Put like things together to avoid online tunnel vision
Web visitors don’t see things that are right on the screen. Selective attention makes them overlook elements that are outside their focus of interest.
Or so says Jakob Nielsen, usability guru and principal of the Nielsen Norman Group.
Tunnel vision in action
In one study, Nielsen’s group tested the website of Westfield, a retail property developer in Sydney. Researchers asked participants to find the year Westfield entered the U.K. market.
The answer is actually quite prominent: “2000” appears in the upper left of the box in a larger font size than any of the other information.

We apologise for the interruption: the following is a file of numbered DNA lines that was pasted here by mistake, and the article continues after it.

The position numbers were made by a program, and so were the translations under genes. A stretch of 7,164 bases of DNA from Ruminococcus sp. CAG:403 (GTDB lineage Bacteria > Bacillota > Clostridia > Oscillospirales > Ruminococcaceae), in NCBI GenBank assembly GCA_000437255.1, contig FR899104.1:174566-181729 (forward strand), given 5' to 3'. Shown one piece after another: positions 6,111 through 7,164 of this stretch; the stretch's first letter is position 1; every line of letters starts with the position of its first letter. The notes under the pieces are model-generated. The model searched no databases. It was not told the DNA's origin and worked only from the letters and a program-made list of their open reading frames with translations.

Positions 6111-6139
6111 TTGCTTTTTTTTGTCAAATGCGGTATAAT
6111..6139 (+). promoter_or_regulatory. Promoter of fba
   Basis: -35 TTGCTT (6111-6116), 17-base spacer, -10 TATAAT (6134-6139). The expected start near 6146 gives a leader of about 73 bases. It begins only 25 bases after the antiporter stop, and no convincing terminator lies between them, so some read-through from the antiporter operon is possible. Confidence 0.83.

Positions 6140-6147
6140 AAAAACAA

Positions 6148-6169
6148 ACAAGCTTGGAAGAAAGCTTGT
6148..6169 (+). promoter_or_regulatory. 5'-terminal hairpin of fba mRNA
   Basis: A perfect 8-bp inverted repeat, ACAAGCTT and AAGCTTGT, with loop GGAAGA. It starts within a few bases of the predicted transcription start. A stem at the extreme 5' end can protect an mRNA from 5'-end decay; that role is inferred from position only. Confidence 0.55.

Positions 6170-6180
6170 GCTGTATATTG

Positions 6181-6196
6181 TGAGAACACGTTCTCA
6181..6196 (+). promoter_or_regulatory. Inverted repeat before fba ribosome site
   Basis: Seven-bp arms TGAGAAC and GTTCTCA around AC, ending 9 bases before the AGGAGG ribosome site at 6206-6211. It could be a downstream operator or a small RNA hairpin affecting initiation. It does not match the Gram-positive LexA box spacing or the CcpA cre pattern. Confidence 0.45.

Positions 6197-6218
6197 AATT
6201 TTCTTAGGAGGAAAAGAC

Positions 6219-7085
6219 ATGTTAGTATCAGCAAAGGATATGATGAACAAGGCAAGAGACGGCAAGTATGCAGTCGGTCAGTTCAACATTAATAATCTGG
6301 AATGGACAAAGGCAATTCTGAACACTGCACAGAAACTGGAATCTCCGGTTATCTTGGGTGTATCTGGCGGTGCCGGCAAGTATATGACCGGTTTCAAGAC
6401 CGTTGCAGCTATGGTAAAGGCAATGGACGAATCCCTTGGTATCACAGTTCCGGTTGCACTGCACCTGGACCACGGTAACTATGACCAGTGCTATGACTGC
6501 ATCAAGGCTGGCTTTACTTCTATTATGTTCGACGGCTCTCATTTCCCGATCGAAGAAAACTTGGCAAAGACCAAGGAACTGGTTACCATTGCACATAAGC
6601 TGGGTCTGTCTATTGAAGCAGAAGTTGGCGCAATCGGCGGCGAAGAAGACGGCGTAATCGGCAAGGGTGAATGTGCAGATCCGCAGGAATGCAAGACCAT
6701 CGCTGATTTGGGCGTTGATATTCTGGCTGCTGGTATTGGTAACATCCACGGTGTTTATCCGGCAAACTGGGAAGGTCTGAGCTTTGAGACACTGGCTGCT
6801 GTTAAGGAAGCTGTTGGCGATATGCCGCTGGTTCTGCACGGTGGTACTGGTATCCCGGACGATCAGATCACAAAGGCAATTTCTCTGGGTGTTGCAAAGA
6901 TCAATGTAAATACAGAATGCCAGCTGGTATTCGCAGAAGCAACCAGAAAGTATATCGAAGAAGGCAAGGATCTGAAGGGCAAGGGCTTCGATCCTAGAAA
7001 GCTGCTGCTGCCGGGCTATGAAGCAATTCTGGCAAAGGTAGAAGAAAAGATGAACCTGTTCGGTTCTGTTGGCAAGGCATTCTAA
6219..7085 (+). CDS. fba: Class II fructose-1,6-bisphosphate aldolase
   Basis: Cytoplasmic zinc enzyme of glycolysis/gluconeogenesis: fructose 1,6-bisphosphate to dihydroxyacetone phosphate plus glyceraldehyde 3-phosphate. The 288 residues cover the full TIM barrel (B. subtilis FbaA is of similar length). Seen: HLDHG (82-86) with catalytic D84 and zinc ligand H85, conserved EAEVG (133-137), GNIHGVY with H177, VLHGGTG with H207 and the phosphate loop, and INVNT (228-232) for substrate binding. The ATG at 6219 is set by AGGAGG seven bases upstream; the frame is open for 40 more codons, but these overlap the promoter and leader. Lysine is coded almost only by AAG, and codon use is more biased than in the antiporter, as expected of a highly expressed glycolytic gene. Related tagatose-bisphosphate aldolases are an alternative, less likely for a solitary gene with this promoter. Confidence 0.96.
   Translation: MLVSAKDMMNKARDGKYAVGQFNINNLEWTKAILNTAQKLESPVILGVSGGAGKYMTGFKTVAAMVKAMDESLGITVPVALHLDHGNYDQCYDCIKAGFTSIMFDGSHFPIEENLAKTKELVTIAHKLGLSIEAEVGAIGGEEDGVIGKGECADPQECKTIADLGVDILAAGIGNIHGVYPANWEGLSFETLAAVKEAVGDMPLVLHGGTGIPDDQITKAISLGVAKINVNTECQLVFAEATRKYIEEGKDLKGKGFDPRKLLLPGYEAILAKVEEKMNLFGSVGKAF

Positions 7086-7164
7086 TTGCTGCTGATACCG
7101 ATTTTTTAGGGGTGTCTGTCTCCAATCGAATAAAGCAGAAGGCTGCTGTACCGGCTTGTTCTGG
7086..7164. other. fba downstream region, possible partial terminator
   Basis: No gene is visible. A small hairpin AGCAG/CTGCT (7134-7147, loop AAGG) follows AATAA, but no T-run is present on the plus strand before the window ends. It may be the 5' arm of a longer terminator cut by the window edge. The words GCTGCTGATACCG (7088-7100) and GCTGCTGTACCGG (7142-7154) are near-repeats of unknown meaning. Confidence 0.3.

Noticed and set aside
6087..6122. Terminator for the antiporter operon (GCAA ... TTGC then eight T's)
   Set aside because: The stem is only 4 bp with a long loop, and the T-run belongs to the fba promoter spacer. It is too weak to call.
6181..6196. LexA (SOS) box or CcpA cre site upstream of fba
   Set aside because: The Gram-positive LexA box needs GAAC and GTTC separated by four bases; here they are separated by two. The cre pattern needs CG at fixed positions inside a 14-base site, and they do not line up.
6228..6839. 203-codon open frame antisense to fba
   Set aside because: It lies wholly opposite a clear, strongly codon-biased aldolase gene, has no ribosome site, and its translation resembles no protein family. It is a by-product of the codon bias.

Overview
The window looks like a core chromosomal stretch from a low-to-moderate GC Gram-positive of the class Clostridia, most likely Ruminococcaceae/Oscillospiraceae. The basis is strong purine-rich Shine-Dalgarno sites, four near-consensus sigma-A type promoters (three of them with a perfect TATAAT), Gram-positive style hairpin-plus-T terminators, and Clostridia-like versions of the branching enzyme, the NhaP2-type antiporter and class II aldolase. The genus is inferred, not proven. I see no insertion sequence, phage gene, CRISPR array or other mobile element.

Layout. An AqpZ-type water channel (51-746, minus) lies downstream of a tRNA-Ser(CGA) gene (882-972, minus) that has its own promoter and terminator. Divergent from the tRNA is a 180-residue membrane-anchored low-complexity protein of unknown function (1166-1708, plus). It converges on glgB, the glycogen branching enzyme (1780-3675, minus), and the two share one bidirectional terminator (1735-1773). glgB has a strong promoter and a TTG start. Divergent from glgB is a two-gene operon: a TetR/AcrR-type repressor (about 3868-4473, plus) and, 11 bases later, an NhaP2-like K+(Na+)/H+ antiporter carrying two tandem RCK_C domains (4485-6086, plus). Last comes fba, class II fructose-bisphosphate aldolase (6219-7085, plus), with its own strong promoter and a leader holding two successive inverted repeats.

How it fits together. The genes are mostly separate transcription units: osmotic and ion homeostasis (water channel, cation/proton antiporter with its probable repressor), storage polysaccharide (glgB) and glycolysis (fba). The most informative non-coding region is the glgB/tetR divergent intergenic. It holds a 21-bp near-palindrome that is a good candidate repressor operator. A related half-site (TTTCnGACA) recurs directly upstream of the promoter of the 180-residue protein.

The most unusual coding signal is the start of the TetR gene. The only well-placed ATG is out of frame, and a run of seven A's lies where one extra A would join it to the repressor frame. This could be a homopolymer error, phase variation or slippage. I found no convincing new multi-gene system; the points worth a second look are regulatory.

But visitors didn’t see it. They finally found the year in the last line of the text on this story.
Why tunnel vision?
Website visitors tune out information all the time. Nielsen has “a pile of thousands” of examples from recent usability studies, including dozens on banner blindness alone.
“Selective attention is really a survival instinct,” Nielsen says.
“If people had to pay attention to all stimuli in the environment, they’d never get anything done. They’d also be more likely to overlook something important, such as a big-toothed predator sneaking up on them. … It’s only human: focus on a few things and ignore the rest.”
How can you overcome tunnel vision?
The solution to tunnel vision: Position like elements together.
Nielsen calls this the “closeness gestalt principle.”
“When buttons, drop-downs, checkboxes, or other actionable GUI elements are too far away from the objects they act on, people don’t see them,” he says. “Often, users don’t realize what they’re missing and simply assume the features aren’t available.”
Source: Jakob Nielsen, “Tunnel Vision and Selective Attention,” Alertbox, Aug. 27, 2012